The Next Commodity Conflicts

The global economy is facing an intricate crisis, two years ago we were crawling out of the pandemic’s loopholes, not that long countries are suffering from high inflation that hadn’t been witnessed for decades, energy skyrocketing prices, and supply chain disruption padded by the Ukrainian- Russian military conflict which exponentially escalated to a war between the most potent global pillars, NATO and Russia which China and India hypothetically support.


Not to be underweighting the current global political and economic maze, but our planet will be struggling with severe water shortage over the 20th century since global water use grew more than twice the increase in population. Roughly, a quarter of the world's population is facing severe water shortages at least one month out of the year while 40% of the world population is facing water scarcity. According to predictions by the United Nations, famine would put up to 700 million people at risk of displacement by 2030. 


Governments are aware that the conflict is leading many regions, especially where water rationing applies. The European commission's joint report center estimates that 75-90% chance of wars being fought over water in the next century. The report center identified five main regions that would witness war conflicts where water is being shared through quota agreements between countries. The Ganges-Brahmaputra region, where the water flows through Bangladesh and India; the Colorado river which runs through the United States and Mexico; the Indus region, which has water bodies separating India and Pakistan; the Tigris-Euphrates, which flows through Turkey, Syria, Iraq, Iran, and Kuwait; and finally, the Nile that runs through 11 African countries. It is also clear that most conflicts will be agriculture-related as it requires 70% of fresh water. To no surprise, the water turns out to be a commodity, in fact, a scarce one for which indices and ETFs have been developed and traded globally.


iShares U.S Utilities ETF ( IDU.ETF): The iShares U.S. Utilities ETF seeks to track the investment results of an index composed of U.S. equities in the utility sector.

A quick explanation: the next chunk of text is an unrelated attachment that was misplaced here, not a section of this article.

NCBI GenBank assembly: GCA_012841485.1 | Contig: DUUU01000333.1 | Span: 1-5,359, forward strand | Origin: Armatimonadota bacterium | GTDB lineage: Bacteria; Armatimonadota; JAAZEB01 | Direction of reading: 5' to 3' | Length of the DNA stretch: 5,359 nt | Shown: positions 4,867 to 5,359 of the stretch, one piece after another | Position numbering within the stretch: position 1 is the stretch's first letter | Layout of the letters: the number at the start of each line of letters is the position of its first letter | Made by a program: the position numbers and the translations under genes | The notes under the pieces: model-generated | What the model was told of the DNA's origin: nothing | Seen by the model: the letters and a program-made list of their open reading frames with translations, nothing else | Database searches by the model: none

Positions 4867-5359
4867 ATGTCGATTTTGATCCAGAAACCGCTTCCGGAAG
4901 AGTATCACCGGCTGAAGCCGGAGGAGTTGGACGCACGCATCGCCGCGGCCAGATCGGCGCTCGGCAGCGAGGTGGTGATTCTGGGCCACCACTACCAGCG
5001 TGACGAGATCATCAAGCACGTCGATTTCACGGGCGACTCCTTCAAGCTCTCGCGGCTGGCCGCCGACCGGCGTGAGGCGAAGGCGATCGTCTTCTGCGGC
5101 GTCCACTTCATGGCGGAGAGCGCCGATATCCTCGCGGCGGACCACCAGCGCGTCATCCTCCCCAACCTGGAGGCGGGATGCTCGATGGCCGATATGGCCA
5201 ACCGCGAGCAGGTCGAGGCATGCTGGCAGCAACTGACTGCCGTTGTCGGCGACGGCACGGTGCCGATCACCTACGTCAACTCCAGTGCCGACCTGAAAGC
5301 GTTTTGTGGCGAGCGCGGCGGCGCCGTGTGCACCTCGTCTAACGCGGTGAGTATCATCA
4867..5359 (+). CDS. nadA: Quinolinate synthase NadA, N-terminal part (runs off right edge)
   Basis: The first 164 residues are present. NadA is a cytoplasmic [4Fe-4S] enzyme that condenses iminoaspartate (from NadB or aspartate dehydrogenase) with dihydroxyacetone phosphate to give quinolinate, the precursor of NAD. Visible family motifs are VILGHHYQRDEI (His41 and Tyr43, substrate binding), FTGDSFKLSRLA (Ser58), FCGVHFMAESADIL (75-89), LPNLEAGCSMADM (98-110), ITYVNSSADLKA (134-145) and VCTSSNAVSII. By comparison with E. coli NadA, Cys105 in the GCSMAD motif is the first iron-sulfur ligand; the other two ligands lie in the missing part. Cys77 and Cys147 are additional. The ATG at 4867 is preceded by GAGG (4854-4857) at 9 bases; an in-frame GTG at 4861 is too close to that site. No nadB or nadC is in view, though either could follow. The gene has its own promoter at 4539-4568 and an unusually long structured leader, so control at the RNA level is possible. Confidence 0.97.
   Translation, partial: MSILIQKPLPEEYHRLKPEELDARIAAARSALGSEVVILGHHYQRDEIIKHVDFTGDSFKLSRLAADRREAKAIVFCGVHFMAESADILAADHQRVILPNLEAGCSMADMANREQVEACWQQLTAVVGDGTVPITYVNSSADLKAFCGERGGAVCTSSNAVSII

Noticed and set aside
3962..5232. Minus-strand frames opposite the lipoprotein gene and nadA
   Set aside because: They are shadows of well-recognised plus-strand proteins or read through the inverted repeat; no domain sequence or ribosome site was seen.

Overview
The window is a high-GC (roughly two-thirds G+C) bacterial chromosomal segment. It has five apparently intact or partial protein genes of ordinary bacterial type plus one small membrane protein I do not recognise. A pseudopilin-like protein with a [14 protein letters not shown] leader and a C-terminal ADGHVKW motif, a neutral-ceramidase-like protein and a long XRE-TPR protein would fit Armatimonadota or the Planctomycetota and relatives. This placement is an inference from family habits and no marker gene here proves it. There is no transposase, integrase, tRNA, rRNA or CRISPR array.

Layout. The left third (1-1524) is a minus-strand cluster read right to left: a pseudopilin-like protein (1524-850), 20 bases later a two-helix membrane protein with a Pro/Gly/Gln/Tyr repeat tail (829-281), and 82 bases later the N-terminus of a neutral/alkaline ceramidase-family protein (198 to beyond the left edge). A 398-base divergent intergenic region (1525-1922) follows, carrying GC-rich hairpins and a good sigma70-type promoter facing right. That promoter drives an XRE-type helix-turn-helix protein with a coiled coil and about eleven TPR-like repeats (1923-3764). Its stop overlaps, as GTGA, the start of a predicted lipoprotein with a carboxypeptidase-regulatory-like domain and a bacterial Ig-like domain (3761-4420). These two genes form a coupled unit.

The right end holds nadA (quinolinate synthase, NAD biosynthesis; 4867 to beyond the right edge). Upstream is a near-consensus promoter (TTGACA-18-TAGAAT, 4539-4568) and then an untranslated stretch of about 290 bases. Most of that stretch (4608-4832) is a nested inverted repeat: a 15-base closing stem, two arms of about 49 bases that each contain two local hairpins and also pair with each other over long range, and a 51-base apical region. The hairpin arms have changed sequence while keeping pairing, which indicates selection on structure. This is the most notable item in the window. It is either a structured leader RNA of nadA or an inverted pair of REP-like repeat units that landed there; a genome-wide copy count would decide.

The ETF is in an uptrend, it broke the February 2020 high price of $88.68 in March 2022, reaching an all-time high of $94.22 in March 2022. The ETF corrected downwards 50% to $78.17 and currently trading at $84.70. The current resistance is $88.70 followed by $94.20 and $104. On the other hand, closing below the support price zone of $83 signals weakness in the long-term trend which might drive the price down to the second support price zone of $78 followed by $72.




Source :


Another means to invest in the water industry is trading popular indices. Mentioning a few, the Dow Jones US water index constitutes approximately 20 stocks with a minimum market capitalization of $150 million. The MSCI Global Sustainable Water Index provides an international view of the water industry as it focuses on developed and emerging markets which earn at least 50% of the revenue from water products and services.


The content published above has been prepared by CFI for informational purposes only and should not be considered investment advice.  Any view expressed does not constitute a personal recommendation or solicitation to buy or sell.  The information provided does not have regard to the specific investment objectives, financial situation, and needs of any specific person who may receive it, and is not held out as independent investment research and may have been acted upon by persons connected with CFI.  Market data is derived from independent sources believed to be reliable, however, CFI makes no guarantee of its accuracy or completeness, and accepts no responsibility for any consequence of its use by recipients.